When one decides to open a small business, the assumption that the road ahead is a challenging yet worthy path to go down is likely noted. Most people who make this type of decision out of passion, loving what they do and wanting to share it with the world. They’ve probably weighed out the costs and rewards before deciding to take the initial plunge.
So, it came as no surprise to Marto Brewing owner, Erik Martin, that even though he knew his passion for brewing great beer would create a successful business, the road to get there would force him to learn a lot about business in the most unlikely of ways, keep him honest when it would have been easy to just walk away, and the practice of patience to cross the finish line.
SM: Tell our readers a little bit about Marto Brewing.
Marto Brewing Company is a brewery with a brewpub attached. We will seat about 100 people inside and over 40 people in our outdoor patio. Our beer will be brewed on a 10 bbl(barrel)/310 gallon brewing system. We have the capacity to brew over 1,000 barrels of beer per year. We will also have an open kitchen concept featuring a Marra Forni wood fired oven. Customers will be able to watch our staff craft their food and beer! We will also sell select guest beers from other breweries, a variety of wines, Stone Bru Nitro Coffee, Hardline french press coffee and soda.
SM: Becoming a business owner is not for everyone. Tell us about why you took the leap.
I first decided to write a business plan after my wife said, “You are spending all this time brewing and spending money on equipment, you should start a brewery.” It then grew from there. I became obsessed with making good beer and trying to perfect recipes. I taught myself by reading brewing textbooks, magazines, listening to brewing podcasts all the time (2-6 hours per day) and a lot of trial and error. One of my major drives in not wanting to live with regret. I would hate to look back and know I could have done it, but did not. I also know we have a good product and a concept that will be a unique experience for the area.
SM: What unique strengths do you bring into your business?
I think I have a pretty creative mind and I’m not afraid to take a risk that may produce something unique and push the envelope. I believe I know the customers well and we treat them like friends, because they are.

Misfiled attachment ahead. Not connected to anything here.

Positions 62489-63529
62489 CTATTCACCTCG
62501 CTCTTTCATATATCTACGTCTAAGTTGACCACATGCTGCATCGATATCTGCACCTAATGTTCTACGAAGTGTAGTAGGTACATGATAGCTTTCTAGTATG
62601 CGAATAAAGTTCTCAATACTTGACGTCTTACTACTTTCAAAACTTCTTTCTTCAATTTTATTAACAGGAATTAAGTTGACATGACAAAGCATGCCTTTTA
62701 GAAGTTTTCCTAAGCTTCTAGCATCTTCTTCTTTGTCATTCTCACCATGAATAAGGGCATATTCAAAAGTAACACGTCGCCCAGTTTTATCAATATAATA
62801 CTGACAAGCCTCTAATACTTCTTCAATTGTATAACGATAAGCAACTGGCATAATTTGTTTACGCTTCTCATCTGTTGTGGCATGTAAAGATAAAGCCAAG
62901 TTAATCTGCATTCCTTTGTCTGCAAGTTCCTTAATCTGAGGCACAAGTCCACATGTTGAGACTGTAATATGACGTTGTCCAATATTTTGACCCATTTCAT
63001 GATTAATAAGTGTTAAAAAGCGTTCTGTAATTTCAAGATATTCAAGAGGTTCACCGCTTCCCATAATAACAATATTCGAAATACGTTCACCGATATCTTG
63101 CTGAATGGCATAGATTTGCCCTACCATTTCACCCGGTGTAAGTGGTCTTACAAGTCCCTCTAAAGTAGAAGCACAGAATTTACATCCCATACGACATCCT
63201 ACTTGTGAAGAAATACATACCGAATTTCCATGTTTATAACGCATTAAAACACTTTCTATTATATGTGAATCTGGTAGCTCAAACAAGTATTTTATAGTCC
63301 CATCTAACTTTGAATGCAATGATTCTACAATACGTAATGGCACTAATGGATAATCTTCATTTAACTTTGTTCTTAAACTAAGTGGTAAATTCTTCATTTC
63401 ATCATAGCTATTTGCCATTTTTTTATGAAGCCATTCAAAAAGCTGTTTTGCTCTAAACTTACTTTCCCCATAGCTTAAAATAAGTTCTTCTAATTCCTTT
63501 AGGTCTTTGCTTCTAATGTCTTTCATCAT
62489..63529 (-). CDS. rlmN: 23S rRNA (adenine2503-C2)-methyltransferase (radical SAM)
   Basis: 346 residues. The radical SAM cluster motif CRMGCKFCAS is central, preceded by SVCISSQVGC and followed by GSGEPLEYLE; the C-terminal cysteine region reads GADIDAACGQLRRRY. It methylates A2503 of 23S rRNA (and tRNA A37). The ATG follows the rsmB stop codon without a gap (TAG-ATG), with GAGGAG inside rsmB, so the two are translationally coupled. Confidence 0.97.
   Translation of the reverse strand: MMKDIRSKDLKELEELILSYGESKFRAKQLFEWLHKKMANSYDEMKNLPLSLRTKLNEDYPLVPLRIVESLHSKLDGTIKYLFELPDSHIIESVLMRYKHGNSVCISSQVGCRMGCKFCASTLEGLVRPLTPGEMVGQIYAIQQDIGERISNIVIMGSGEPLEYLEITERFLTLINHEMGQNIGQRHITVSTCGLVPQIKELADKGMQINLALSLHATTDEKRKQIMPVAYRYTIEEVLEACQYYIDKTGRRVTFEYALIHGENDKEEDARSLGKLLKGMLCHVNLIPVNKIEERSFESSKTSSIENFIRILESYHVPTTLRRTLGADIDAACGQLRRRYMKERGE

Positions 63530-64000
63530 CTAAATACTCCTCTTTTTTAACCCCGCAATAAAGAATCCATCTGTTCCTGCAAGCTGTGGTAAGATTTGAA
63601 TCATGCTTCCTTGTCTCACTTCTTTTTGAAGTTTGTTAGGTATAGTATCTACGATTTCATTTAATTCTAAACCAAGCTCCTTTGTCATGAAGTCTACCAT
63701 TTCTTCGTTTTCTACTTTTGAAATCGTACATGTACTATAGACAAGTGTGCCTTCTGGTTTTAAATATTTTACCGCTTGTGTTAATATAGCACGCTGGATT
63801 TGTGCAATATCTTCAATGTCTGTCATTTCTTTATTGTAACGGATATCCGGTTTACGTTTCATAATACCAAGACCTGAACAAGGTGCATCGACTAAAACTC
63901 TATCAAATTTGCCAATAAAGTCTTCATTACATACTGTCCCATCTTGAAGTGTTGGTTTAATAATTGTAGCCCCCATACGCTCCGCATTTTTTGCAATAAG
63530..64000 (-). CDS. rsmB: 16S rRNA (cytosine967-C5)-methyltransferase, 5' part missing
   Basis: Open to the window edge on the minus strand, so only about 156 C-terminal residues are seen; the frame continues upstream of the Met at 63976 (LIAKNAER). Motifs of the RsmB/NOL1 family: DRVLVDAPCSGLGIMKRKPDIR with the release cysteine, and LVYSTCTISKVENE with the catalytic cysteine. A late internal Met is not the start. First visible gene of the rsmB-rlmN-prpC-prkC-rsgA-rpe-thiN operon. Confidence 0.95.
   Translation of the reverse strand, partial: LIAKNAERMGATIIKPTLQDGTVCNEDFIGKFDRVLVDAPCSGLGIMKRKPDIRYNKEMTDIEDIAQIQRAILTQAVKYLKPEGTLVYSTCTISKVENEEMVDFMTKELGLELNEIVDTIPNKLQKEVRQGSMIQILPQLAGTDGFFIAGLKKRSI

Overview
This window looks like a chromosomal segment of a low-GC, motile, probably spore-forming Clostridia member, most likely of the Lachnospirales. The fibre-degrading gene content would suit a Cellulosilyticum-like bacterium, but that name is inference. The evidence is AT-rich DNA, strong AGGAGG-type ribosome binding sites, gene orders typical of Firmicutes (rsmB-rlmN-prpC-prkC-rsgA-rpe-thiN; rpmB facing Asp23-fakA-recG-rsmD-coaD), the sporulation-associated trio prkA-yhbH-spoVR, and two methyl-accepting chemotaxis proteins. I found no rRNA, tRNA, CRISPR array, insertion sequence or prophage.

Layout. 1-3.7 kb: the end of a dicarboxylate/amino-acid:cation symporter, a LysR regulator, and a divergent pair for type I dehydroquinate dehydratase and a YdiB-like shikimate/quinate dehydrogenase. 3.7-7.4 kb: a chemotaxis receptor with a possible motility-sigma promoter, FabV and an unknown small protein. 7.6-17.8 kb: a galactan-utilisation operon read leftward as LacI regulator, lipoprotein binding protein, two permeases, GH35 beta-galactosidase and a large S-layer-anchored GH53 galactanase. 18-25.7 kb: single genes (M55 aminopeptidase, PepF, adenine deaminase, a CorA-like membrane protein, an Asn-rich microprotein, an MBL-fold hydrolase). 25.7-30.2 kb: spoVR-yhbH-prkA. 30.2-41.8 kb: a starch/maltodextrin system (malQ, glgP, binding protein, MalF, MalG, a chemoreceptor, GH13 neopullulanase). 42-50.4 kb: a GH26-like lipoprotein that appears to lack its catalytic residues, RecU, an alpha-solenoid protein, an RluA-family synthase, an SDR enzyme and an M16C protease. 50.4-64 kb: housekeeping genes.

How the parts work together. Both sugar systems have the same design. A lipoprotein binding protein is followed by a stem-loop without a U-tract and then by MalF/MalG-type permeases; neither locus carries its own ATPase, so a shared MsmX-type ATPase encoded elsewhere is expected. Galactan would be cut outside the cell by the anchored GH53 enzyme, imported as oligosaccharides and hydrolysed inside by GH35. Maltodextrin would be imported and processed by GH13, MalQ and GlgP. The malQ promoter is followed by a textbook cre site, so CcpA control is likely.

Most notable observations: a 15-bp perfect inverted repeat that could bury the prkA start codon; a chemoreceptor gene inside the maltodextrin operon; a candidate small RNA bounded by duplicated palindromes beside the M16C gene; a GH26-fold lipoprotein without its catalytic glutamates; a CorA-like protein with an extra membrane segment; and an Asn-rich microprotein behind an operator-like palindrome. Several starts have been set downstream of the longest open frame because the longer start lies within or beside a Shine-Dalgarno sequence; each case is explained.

SM: How did you decide who would be good business partners, or who wouldn’t?
My wife was my first partner and supporter. She is always helping with events, marketing and has helped with any odds and ends throughout the years. The others just happened naturally. I became good friends with Jack Ehrich and Rod Wellman at a beer tasting event. We went from friends to business partners to great friends. They are very supportive and we complement each other well.
SM: How did you raise capital dollars? Walk us through that experience.
It was very hard to raise capital in the beginning. Each investor is different and has their own thoughts on a direction. I think the key is to be honest with them from the beginning and tell them about your vision. I ended up meeting my now investors by networking with people in the area. I’d recommend being involved in the local entrepreneur groups and events. You can meet many new people just by becoming friends with one new person. I also learned that’s how you will find the right people to invest and also, you will lose others that aren’t a good match. That’s ok. We could have been open a year or so earlier if I would have gave into a partnership that wouldn’t have been a good match. Having patience to wait for the right people is also a lesson I had to learn throughout this process.
SM: What experiences have you had that have made you a better business owner?